House of Commons Hansard #14 of the 41st Parliament, 1st Session. (The original version is on Parliament's site.) The word of the day was post.

Topics

An Act Respecting Queen's University at Kingston
Government Orders

7:20 p.m.

NDP

The Deputy Speaker Denise Savoie

The House has heard the terms of the motion. Is it the pleasure of the House to adopt the motion?

An Act Respecting Queen's University at Kingston
Government Orders

7:20 p.m.

Some hon. members

Agreed.

An Act Respecting Queen's University at Kingston
Government Orders

7:20 p.m.

NDP

The Deputy Speaker Denise Savoie

(Motion agreed to, bill read the second time, considered in committee of the whole, reported without amendment, concurred in, read the third time and passed)

The House resumed consideration of the motion, and of the motion that this question be now put.

Resumption and Continuation of Postal Services Legislation
Government Orders

7:20 p.m.

NDP

Peter Julian Burnaby—New Westminster, BC

Madam Speaker, given that display of unanimity one would hope that we would be able to get actual bills through the House that would deal with credit card gouging, gas price gouging and all the things the government has not been willing to take action on. We are always willing to work with the government when it actually works in the interests of ordinary people.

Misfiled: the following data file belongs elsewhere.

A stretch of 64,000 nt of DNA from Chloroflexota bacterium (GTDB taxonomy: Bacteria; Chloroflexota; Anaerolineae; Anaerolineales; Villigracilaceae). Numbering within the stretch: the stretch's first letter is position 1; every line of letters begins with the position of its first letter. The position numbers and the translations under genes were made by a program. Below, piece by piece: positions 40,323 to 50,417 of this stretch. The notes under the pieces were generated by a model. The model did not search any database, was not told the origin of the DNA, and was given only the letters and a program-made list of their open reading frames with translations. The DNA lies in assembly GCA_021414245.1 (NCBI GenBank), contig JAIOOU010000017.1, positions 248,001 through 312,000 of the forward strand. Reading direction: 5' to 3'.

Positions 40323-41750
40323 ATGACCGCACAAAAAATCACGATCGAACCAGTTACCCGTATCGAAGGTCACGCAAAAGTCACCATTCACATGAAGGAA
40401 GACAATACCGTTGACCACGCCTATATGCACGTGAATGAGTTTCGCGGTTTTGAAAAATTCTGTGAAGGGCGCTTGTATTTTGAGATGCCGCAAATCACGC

I would like to start by saying a few words to our Quebec colleagues, Canadians who live in the province of Quebec.

I would like to wish a happy Saint-Jean-Baptiste Day to all Quebeckers. As hon. members know, this day will be celebrated tomorrow all across Quebec.

I was a manual labourer in a previous life. I worked in a number of factories and went back to school eventually. I have never been a member of a labour union. Following my university education I went on to work as a negotiator from the management side on a number of collective agreements. I have been a long-time member of the New Westminster Chamber of Commerce and a proud member of the Burnaby Board of Trade. I have won a number of business excellence awards.

I am going to take a slightly different tack from a number of my colleagues in this wonderfully diverse caucus, which is the new official opposition, the NDP caucus of 103 members of Parliament, people who come from a variety of backgrounds. Some have been involved in the labour movement. Some have been involved in the business community. Some have been involved as professionals. Some have been involved in the trades. All of them have the interests of Canada at heart, and we are excited to take on our new role as official opposition and to bring a lot to Parliament because of our diversity.